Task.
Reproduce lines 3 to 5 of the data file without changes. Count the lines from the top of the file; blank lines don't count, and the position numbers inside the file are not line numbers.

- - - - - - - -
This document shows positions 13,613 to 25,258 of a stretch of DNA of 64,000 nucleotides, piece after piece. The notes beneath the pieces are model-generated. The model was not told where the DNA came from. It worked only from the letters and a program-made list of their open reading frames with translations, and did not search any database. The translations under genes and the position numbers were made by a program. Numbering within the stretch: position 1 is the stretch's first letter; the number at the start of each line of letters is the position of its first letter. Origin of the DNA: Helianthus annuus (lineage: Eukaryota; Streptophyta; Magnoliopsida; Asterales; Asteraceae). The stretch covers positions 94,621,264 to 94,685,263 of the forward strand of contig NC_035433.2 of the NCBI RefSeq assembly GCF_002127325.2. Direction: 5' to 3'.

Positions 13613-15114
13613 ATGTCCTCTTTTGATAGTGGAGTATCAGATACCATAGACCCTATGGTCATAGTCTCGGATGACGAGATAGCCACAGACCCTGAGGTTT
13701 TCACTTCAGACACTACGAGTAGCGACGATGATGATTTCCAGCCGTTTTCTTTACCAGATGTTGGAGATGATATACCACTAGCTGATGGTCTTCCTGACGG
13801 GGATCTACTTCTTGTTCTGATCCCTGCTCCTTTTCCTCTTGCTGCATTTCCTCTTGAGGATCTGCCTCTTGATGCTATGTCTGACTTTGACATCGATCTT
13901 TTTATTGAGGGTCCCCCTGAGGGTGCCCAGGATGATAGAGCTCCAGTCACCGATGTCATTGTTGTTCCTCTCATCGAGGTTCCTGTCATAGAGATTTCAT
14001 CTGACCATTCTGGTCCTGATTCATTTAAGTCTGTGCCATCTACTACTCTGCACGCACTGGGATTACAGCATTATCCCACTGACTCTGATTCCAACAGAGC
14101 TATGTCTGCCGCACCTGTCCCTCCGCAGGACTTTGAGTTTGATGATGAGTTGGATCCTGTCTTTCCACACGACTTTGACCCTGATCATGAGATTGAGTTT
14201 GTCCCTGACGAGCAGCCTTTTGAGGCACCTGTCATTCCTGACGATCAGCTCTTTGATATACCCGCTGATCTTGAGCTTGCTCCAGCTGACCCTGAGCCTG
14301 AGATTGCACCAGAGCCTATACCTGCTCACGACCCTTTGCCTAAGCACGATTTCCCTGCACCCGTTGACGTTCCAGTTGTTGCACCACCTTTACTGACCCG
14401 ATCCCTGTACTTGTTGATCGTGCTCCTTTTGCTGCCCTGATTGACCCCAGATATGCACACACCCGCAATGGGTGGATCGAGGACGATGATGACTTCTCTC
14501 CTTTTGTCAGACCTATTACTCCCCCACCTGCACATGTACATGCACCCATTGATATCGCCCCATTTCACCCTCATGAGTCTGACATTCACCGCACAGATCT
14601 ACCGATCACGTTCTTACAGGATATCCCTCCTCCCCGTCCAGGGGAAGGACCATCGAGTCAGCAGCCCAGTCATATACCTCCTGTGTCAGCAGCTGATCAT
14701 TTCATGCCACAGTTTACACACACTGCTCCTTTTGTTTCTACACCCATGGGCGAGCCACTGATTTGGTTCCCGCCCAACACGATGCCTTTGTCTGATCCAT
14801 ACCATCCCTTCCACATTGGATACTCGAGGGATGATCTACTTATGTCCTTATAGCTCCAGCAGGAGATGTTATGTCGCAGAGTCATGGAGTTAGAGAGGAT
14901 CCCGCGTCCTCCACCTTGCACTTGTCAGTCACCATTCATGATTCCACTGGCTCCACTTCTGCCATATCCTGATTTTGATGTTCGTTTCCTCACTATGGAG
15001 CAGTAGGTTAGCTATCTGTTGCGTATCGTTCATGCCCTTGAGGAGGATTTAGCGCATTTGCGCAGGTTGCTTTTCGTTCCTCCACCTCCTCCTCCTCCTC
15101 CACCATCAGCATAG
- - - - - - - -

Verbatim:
13613 ATGTCCTCTTTTGATAGTGGAGTATCAGATACCATAGACCCTATGGTCATAGTCTCGGATGACGAGATAGCCACAGACCCTGAGGTTT
13701 TCACTTCAGACACTACGAGTAGCGACGATGATGATTTCCAGCCGTTTTCTTTACCAGATGTTGGAGATGATATACCACTAGCTGATGGTCTTCCTGACGG
13801 GGATCTACTTCTTGTTCTGATCCCTGCTCCTTTTCCTCTTGCTGCATTTCCTCTTGAGGATCTGCCTCTTGATGCTATGTCTGACTTTGACATCGATCTT